I constantly use YouTube as a resource for learning about science and electronics, and have always wanted to be a contributor to this online community of hobbyists and professionals. Using STEP funds, I kickstarted my own YouTube channel on which I post videos of electronics tutorials, science demos, and also related adventures of mine. The goal of the channel is to be a source of information and inspiration for those wanting to learn more about STEM. https://www.youtube.com/channel/UCqtrURpwIEsJI_KZVUYMrWA
I dedicated many weekends to this YouTube channel. Usually I would try and make a demo on Friday night and finish it Saturday afternoon, and then do video editing and post the video on Sunday. This is a TON of work for one lousy video, which indeed was often times lousy! So, I have learned a ton about what it takes to produce YouTube content; it is way harder (for me at least) than the YouTube pros make it look. I am at a disadvantage to some of the senior guys making content because they have, for example, an entire career’s worth of electrical engineering knowledge that they can use to whip up a quick lesson or demo. For me, however, I must read about the subject I want to talk about during the week, experiment and build something that hopefully works on Saturday, and then finally edit and post the video Sunday.
As such, I have learned that I must work consistently and hard in order to get the most out of this experience. At first I would just make videos on the weekends, and not think about the project much during the week. But I quickly got addicted to the process and began doing much more work for the videos during the week. This is a pivotal transition for any hobby or learning experience, because your project becomes a regular part of your life and is always on your mind. Because of this, learning takes place much more efficiently, one progresses faster, and ultimately learns things permanently. I have vivid memories of the projects I did for this YouTube channel, and also vivid information and knowledge in my memory. I unfortunately cannot say the same for all of my classes I was taking last semester, for which I had homework and tests! Truly, the best way to learn is to “do it yourself”, ask your own questions, and have fun!
Definitely working long hours to get this project going was a sacrifice. I spent many weekends inside building circuits or programming the next demo. Some of the time it was very stressful, because things don’t work as expected or sometimes not at all. But, the feeling of getting a demo to work is so rewarding. I learned much perseverance and determination while getting this channel to where it is because I pursued the completion of a video relentlessly each weekend, which forced me to struggle through the challenge and get things to work!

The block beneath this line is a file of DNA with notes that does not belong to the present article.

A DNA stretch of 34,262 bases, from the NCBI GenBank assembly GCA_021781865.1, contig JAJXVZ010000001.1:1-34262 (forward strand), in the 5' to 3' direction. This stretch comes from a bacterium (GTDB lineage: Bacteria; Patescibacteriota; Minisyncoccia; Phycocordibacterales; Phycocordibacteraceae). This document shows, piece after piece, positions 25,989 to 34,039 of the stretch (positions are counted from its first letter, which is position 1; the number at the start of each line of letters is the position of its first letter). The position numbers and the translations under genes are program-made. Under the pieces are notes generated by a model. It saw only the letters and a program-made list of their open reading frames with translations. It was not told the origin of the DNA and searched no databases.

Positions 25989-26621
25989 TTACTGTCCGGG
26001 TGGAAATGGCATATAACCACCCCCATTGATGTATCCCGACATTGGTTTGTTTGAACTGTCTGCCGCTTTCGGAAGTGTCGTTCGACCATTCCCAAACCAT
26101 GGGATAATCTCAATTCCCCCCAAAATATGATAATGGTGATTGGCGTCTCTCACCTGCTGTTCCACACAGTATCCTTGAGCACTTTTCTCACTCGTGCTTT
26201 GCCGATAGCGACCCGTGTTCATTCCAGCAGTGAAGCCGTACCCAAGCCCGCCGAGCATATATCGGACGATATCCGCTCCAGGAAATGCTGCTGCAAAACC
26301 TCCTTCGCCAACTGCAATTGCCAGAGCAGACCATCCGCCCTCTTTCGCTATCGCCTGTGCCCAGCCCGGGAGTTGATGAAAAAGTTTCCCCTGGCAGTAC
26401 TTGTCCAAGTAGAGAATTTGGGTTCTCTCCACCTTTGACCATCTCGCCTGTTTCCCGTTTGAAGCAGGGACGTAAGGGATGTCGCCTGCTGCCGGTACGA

Pointing the camera at myself was very uncomfortable at first, and I still have trouble acting “naturally” in front of a camera. In editing the videos of myself, it was interesting to see me from a third person view, as other people do. This is a rare experience, and I think I am still learning from watching myself on the screen. Namely, I am learning how to better express myself to and communicate with people through a screen. I am usually pretty good at explaining things in person, but for some reason (for me, at least) it was much harder to communicate through the camera. At first my videos took a lot of editing and re-shooting footage in order to string together a coherent video. I have since then honed in on my “formula” for creating and editing video, and I think it is getting much better. In all, this project has helped me communicate and teach not just through the camera but also face to face, as I can picture what I look like from the third person and adjust my communication style to make the delivery (i.e. when explaining something) the most effective and coherent.
Another big component of this transformation experience was getting feedback on the channel. It feels really good to get emails and comments from people who either have questions about the demos or just want to say thanks and good job. I feel accomplished when people say my videos helped them, and I think that just encourages me want to try harder and make more videos. I also can’t help but feel good about getting more subscribers and views, and strive to make my videos as good as possible as to attract more viewers and subscribers.
I have grown as a person and also as a professional as a result of this project. I have not just learned about analog to digital converters, low level programming of microconrollers, serial communication and software development for data acquisition hardware, etc., but I have also learned a lot about problem solving and perseverance, two of perhaps the most important character traits of a professional physicist. I have no doubt this project has and will continue to make me a better physicist and prepare me for my future in grad school and beyond. STEP has truly been a great learning experience, and it has been undoubtedly a milestone in my personal and professional development.